Saturday, March 29, 2008
Monday, March 24, 2008
Despite a lightning-fast victory over the dictator’s Army, Republican Guards and Fedayeen, the challenge of leaving Iraq better than we found it proved to be daunting and dangerous. Unfortunately, few Americans know what their countrymen in uniform have accomplished in the Land Between the Rivers...
Thankfully America’s soldiers, sailors, airmen, Guardsmen and Marines have generally ignored the press and the politicians. Instead, they have been busy fighting a vicious adversary -- and winning. Here are some inconvenient facts about why they believe they can -- and must -- finish the job in Iraq:
** Despite how they have been portrayed, today’s all-volunteer U.S. military is the brightest, best educated, trained and equipped armed force ever fielded by any nation. More than 1.6 million American military personnel have served in Iraq. Notwithstanding the perception that our armed forces are stretched beyond the breaking point, reenlistments have never been higher and every service is exceeding its recruiting goals.
** Iraq’s police, military and security forces, widely depicted as ineffective or worse, have grown by more than 100,000 in the past year and have assumed responsibility for 9 of 18 provinces.
** In the last 12 months the Interior Ministry has opened 13 new training facilities, the Iraqi military now has 134 active combat, infrastructure and Special Operations battalions with a total of nearly 647,000 Iraqis who have volunteered to serve in uniform.
** After we first reported on the “Al-Anbar Awakening” in December, 2006, the “Sons of Iraq” movement has crossed the Sunni-Shia sectarian divide and now has 91,000 members. In the same time-frame, attacks against Iraqi civilians and coalition forces have dropped by more than 70 percent.
** Since 2004, more than 4,000 civil reconstruction projects -- including 325 for electrical distribution and 320 water treatment facilities have been completed. More than 3,000 schools and 75 hospitals, clinics and health care facilities have been renovated or built from the ground up while nearly 3,200 primary health care providers and physicians were being trained.
** There are now more than 100 privately owned radio stations, 31 television stations and 600 newspapers published in Iraq -- a nation just slightly larger than California.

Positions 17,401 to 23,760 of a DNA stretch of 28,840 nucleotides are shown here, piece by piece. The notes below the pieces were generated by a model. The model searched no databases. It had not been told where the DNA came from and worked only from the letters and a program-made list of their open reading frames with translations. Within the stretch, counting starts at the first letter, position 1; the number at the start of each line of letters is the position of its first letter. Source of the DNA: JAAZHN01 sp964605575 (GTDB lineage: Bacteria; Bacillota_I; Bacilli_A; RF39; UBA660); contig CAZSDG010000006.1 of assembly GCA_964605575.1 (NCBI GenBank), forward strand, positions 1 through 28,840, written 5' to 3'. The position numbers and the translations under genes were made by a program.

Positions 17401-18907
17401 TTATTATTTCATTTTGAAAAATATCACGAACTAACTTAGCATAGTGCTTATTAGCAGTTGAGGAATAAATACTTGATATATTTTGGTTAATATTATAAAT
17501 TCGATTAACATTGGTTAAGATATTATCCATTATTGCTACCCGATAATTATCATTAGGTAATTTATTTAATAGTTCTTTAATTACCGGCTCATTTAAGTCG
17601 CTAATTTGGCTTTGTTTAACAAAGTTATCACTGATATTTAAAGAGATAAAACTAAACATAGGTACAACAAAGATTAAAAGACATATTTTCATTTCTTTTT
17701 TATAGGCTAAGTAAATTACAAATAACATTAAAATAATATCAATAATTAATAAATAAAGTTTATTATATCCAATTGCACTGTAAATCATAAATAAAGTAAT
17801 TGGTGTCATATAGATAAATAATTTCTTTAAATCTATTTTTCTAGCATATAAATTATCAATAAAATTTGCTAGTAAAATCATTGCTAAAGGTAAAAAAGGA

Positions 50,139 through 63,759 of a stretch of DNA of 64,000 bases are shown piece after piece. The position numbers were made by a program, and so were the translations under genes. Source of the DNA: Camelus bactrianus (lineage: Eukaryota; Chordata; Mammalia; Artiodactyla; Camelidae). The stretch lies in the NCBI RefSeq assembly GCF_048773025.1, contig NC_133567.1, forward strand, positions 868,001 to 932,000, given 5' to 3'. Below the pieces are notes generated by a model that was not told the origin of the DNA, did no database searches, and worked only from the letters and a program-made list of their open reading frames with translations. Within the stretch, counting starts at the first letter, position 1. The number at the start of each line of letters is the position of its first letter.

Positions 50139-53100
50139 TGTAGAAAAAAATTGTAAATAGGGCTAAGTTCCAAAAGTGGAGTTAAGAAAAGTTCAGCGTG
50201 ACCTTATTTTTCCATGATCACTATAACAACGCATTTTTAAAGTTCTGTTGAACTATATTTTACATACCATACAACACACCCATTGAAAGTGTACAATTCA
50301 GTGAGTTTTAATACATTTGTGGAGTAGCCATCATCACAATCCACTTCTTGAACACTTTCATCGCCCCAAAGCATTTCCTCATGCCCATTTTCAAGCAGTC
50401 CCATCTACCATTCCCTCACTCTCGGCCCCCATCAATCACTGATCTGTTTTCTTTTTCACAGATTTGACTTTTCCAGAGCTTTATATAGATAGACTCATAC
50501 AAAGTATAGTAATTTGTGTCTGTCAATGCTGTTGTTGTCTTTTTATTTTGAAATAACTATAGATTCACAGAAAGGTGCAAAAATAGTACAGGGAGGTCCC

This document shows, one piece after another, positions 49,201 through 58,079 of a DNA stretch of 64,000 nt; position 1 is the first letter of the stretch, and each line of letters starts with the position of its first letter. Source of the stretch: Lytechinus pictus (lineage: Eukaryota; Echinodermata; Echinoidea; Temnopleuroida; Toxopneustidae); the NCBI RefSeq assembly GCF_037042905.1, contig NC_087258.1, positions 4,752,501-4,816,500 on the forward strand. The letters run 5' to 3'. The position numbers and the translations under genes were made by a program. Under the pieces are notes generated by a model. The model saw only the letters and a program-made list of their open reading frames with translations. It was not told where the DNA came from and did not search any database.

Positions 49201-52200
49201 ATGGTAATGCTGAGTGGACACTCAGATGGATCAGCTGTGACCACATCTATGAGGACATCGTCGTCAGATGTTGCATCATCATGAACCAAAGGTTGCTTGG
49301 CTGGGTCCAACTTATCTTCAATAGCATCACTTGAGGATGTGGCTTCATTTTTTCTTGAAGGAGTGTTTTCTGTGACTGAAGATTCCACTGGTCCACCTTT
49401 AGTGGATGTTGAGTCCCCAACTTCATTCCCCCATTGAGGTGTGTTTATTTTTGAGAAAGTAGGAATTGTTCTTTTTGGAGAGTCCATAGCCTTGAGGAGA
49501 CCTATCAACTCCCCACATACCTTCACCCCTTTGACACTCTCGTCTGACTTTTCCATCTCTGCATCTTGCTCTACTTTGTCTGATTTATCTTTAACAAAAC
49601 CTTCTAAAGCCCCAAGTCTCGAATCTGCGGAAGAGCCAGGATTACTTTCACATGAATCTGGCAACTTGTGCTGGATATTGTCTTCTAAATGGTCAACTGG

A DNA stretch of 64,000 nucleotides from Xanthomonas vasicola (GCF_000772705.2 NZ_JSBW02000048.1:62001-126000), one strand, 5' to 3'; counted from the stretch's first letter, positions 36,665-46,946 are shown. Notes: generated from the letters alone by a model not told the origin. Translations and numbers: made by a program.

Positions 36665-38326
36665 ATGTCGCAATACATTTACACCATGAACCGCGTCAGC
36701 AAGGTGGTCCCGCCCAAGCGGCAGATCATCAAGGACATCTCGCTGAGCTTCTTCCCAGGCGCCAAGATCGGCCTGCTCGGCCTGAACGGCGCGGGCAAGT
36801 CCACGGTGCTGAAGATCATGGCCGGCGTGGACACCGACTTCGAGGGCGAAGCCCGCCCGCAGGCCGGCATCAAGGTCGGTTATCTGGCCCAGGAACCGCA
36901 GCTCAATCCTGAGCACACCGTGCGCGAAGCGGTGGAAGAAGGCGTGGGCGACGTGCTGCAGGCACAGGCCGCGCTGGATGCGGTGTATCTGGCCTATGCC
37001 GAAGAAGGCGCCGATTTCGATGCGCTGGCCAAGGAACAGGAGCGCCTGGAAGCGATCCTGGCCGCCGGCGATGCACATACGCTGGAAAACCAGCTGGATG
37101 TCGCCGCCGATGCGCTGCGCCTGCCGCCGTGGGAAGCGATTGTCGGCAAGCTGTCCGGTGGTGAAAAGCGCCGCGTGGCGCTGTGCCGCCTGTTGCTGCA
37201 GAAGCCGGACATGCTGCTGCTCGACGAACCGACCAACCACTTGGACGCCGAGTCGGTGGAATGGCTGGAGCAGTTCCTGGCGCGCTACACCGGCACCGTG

** In February, crude oil production exceeded 2.4 million barrels per day and this year the Iraqi economy is projected to grow by 7 percent.
In the half decade since OIF began, our FOX News War Stories team has made nine trips to Iraq -- spending months in the field embedded with more than 30 U.S. combat units -- from “shock and awe,” to the “thunder runs,” to gunfights in “bloody Anbar,” to “the surge.” The brave Americans we have documented deserve better than what they have gotten from the mainstream media and far too many of our politicians.
Oliver North, Human Events
Sunday, March 23, 2008
“I’m here because I support my Marines,” said Steve Bosshard, a retired San Francisco police officer who came from Santa Rosa. “I don’t like what Berkeley’s done. They don’t realize the effect it has on the troops.”
The center was criticized by the Berkeley city council and is often the target of protests.
Today’s demonstrators, most of whom are military veterans, said they were protesting the Berkeley city council decision in February to waive the amplified-sound permit fees and provide reserved parking in front of the Marines’ office for Code Pink, an anti-war group that stages protests at the recruiting center.
The Marine supporters gathered at the recruiting station and sang the Marine Corps hymn and national anthem, revved their motorcycles and waved flags. A small contingent from Code Pink stood on the fringes, having mostly peaceful conversations with their pro-Marine counterparts.
The pro-Marine demonstrators said they plan to boycott Berkeley businesses until the council is recalled, apologizes or grants free permits to a pro-troop group.
The group that organized today’s protest, Eagles Up, had to pay for their permit.
Tuesday, March 18, 2008
At Your Service!!!
Lee F. Kichen
BATTLING INSIDE THE BELTWAY
Federal Legislative Update
Florida’s Veterans of Foreign Wars Takes the Battle Inside the Capital Beltway-The Veterans of Foreign Wars National Legislative and Community Service Conferences met March 2-5, 2008 in Washington, DC. Department of Florida Commander Jack McDermott and Auxiliary President Jodi Nierney led a delegation of Comrades and Auxiliary members to this very important event which culminated in meetings with members and their staffs of the Florida Congressional Delegation and National Commander-in-Chief George Lisicki’s testimony to a Joint Session of the Senate and House Veterans Affairs Committees. We were able to meet with a majority of the 27 members of the Congressional Delegation or their staff.
VFW Commander in Chief Testifies Before a Joint Session of the Senate and House Veterans Affairs Committee- VFW Commander-in-Chief George Lisicki presented the VFW's legislative priorities on March 4 before a joint hearing of the House and Senate Veterans Affairs Committees. Lisicki called on the members to provide full funding for VA healthcare and benefits for veterans of all generations, and to fully support current legislation that would create a 21st Century GI Bill. Other major issues included the VFW's strong opposition to the Dole/Shalala Commission recommendation that would compensate veterans with similar injuries differently based on their age, opposition to prescription copayment increases and enrollment fees. Commander-in-Chief Lisicki also decried the inordinately high error rate VA has in adjudicating claims for compensation and pensions. Lisicki said, “The VFW is greatly concerned with the accuracy of VA’s claims ratings decisions. VA’s own quality measurements show that VA makes a significant error in over 100,000 cases each year. This is grossly unfair to our sick and disabled veterans. After waiting months for a single ratings decision, they are too frequently left with an incorrect decision. We cannot accept this. The poor quality of these decisions only exacerbates VA’s problems. In most cases, a veteran will file an appeal, adding to the swollen backlog. This clearly could have been avoided had the case been resolved accurately in the first place. Of special concern to the VFW, however, is the number of veterans who give up out of frustration.” To read the entire testimony or to view the taped hearing, go to: http://veterans.senate.gov/public/index.cfm?pageid=16&release_id=11533&view=all